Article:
Guest Blog Post Written By: Taya
The purpose of a bandaid...
When we were little, when we took a fall and maybe scraped our knees, we got a bandaid. Yes, the band aid did protect the wound while it healed. While it also gave a barrier from our hands to pick at it, and protection from seeing it and feeling the pain once more.
The band aid kept us from the wound
Our two big band aids
We all liked certain band aids, I would put them all over when I was little. I liked the idea of being protected before the accident happened, but I also liked the cartoon characters on them. Now I am grown more and no longer use the little character band aids. But now that I know more about the world I know we all use two band aids to protect us from pain.
Diminish ---- Discard
The diminish band aid
We all have at least once thought: It could be worse.
This is a diminish band aid. Diminishing your problems is making less of them, comparing them to different ones so you feel unworthy of your sadness or struggle.
You can think about the diminishing band aid as if it were a band aid covering a third degree burn. It will cover it so you no longer have to see or think about it, but it will still scar over.
The diminishing band aid has the power to make you feel guilty for the emotional pain you are going through. We claim that since other pain may be worse we do not have the right to feel the way we do. This is false. Comparing pain is an idiotic practice. No one goes through the exact same thing as anyone else, all pain is different and unique and ok to be felt. When you use the diminishing band aid you downgrade your problems in your mind based solely off a completely different emotional pain.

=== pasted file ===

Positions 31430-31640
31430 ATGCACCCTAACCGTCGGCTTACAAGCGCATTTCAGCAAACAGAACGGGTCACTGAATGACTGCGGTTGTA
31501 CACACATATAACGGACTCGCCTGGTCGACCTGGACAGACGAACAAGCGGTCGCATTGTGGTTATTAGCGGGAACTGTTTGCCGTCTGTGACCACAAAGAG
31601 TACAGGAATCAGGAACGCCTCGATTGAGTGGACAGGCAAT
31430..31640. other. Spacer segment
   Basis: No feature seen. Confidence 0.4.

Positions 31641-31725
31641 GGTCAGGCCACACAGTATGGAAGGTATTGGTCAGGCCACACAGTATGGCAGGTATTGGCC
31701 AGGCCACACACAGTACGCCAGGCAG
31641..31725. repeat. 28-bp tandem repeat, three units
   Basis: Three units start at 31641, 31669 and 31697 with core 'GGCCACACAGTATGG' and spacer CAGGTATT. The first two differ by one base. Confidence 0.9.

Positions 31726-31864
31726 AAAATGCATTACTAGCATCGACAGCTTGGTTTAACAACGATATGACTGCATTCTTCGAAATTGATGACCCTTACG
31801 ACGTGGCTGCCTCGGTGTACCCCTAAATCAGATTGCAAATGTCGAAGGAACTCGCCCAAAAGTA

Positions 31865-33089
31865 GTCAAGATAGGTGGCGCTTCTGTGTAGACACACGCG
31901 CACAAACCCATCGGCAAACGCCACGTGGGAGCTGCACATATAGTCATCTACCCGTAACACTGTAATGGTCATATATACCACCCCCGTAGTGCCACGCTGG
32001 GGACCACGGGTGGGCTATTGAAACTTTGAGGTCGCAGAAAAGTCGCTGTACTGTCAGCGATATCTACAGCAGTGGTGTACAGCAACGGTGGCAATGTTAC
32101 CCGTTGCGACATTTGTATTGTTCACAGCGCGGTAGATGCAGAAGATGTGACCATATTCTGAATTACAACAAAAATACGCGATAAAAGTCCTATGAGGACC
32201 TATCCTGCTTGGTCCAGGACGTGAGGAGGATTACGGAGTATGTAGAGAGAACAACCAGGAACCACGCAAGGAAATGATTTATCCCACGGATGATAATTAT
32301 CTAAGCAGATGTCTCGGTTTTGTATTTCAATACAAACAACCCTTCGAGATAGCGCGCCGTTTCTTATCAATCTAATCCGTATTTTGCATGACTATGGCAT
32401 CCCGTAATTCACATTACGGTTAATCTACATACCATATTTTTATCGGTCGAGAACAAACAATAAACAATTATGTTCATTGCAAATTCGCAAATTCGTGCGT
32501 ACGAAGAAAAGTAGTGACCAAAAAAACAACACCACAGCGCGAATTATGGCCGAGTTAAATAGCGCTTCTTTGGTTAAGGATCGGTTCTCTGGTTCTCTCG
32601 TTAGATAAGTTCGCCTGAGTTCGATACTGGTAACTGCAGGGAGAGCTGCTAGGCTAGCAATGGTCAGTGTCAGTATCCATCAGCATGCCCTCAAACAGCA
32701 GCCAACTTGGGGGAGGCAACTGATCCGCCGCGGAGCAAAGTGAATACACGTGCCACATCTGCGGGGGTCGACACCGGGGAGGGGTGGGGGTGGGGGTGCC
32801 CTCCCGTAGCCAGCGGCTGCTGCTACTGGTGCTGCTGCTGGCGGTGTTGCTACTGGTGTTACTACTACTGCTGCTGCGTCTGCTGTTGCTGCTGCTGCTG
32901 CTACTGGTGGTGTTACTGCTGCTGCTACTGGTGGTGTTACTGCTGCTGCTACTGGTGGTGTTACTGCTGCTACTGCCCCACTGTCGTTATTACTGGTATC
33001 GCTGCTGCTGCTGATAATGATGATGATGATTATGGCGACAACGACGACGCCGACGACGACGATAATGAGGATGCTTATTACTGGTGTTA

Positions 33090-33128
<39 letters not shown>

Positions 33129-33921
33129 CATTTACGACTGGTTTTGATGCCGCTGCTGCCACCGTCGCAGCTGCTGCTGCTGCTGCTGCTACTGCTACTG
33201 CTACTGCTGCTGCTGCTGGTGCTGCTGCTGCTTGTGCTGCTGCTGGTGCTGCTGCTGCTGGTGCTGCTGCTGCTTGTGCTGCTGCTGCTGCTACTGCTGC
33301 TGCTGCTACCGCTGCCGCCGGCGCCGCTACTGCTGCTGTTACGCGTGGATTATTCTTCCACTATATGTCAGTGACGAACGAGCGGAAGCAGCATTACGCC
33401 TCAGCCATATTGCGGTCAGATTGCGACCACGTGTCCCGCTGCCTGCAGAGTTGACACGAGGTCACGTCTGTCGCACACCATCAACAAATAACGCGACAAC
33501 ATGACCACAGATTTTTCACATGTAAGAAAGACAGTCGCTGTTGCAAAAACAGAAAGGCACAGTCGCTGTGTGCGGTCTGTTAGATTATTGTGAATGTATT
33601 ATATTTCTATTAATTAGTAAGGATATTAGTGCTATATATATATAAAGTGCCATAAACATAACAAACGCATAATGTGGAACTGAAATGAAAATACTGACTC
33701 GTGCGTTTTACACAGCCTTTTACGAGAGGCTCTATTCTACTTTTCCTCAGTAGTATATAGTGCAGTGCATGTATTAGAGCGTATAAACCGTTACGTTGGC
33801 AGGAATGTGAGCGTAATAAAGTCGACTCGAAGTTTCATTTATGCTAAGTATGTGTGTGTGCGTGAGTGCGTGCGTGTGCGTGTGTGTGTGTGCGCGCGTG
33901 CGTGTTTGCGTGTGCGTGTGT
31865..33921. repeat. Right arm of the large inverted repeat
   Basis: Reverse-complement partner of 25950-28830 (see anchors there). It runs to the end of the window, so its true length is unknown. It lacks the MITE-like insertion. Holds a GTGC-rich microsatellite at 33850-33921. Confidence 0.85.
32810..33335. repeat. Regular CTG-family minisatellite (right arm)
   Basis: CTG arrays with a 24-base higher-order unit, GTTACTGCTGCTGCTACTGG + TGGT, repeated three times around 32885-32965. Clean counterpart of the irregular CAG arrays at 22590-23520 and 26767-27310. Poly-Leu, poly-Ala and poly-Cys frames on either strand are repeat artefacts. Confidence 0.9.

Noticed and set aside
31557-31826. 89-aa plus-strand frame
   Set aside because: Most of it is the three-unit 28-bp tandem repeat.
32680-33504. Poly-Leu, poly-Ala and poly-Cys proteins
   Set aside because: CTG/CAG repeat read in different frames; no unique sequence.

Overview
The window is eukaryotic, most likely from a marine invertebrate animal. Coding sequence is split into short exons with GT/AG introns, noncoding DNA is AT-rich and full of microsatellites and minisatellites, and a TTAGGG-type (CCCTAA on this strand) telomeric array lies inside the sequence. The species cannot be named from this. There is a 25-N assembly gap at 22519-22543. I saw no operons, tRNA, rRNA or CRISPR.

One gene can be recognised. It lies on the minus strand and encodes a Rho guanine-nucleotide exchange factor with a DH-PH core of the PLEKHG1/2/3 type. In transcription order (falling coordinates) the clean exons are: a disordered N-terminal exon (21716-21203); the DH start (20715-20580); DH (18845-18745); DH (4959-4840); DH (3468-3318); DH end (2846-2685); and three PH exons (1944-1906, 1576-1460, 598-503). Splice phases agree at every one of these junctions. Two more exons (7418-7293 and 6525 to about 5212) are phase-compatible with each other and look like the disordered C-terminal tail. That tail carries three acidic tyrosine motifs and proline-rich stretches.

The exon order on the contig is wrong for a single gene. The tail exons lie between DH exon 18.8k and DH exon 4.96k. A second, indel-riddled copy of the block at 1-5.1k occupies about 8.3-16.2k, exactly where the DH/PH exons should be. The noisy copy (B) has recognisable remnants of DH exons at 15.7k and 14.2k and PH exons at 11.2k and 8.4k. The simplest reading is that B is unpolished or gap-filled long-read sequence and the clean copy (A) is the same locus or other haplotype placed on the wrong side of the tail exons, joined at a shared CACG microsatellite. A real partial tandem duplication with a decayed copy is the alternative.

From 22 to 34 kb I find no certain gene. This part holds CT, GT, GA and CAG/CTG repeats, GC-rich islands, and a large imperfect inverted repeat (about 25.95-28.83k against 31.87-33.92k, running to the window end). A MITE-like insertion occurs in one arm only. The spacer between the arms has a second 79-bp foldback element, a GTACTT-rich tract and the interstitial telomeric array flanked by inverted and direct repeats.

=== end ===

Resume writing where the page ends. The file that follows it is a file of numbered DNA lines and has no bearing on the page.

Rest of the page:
All emotional pain is different and should be treated with care and empathy no matter what degree it is felt in.
Discarding Band Aid
Discarding emotional pain is setting aside the pain you feel because you don’t have the ability or drive to find a solution to the pain.
The discarding band aid can be thought of as not dressing the wound and instead placing the band aid and never taking it off.
Using the discarding band aid you neglect the pain in general, which often leads to a nasty build up and downfall. For a long time I neglected to pay attention to emotional pain I was feeling. I kept putting it off and saying I would wake up better one day. Using the discarding band aid can put the pain at the bottom of the to do list. Because of this, I felt the pain but kept putting off finding a solution or asking for help.
But it had a consequence.
I had worn the discarding band aid for so long that all of the unfelt and unresolved pain I kept ignoring, overflowed. I had two suicide attempts and multiple self harm wounds in the span of two weeks. I finally could no longer cover the emotional pain with a discarding band aid, it piled up and demanded to be felt. So I felt it. And I got better.
Discarding pain is not a solution, it is procrastination and gets in the way of the healing process.
Emotional pain is not an “over sensitive” thing to feel, nor is it a simple task to deal with. Overcoming emotional pain such as mental illness, trauma, bullying, or emotional abuse takes time and care. Reaching out for help doesn’t make you weak, it makes you brave. Emotional pain cannot be solved with a discarding band aid or diminishing band aid. It takes empathy, understanding, and love. It won’t ever be an overnight fix, but recognizing the pain and avoiding these band aids can lead you on the path to healing.